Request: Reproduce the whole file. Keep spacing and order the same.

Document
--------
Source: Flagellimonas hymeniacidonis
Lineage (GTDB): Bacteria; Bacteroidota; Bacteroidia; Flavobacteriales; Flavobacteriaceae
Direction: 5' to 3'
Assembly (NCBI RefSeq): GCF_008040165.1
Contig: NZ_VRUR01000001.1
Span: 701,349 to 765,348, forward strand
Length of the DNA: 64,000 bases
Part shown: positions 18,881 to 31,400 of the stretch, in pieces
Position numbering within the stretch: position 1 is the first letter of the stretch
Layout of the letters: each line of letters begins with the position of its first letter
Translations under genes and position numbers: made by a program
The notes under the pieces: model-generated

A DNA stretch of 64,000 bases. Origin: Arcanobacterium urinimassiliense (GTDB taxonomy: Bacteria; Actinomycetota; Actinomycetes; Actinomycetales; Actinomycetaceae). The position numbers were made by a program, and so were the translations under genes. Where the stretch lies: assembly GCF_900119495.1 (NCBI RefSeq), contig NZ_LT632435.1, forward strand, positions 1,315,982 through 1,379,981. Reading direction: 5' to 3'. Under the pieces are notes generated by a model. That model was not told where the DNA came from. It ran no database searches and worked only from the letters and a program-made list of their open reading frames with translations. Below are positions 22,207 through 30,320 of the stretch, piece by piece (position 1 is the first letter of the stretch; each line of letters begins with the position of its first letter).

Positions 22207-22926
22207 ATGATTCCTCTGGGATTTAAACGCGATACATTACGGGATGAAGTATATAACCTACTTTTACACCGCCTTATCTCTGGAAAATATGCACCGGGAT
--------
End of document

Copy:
Source: Flagellimonas hymeniacidonis
Lineage (GTDB): Bacteria; Bacteroidota; Bacteroidia; Flavobacteriales; Flavobacteriaceae
Direction: 5' to 3'
Assembly (NCBI RefSeq): GCF_008040165.1
Contig: NZ_VRUR01000001.1
Span: 701,349 to 765,348, forward strand
Length of the DNA: 64,000 bases
Part shown: positions 18,881 to 31,400 of the stretch, in pieces
Position numbering within the stretch: position 1 is the first letter of the stretch
Layout of the letters: each line of letters begins with the position of its first letter
Translations under genes and position numbers: made by a program
The notes under the pieces: model-generated

A DNA stretch of 64,000 bases. Origin: Arcanobacterium urinimassiliense (GTDB taxonomy: Bacteria; Actinomycetota; Actinomycetes; Actinomycetales; Actinomycetaceae). The position numbers were made by a program, and so were the translations under genes. Where the stretch lies: assembly GCF_900119495.1 (NCBI RefSeq), contig NZ_LT632435.1, forward strand, positions 1,315,982 through 1,379,981. Reading direction: 5' to 3'. Under the pieces are notes generated by a model. That model was not told where the DNA came from. It ran no database searches and worked only from the letters and a program-made list of their open reading frames with translations. Below are positions 22,207 through 30,320 of the stretch, piece by piece (position 1 is the first letter of the stretch; each line of letters begins with the position of its first letter).

Positions 22207-22926
22207 ATGATTCCTCTGGGATTTAAACGCGATACATTACGGGATGAAGTATATAACCTACTTTTACACCGCCTTATCTCTGGAAAATATGCACCGGGAT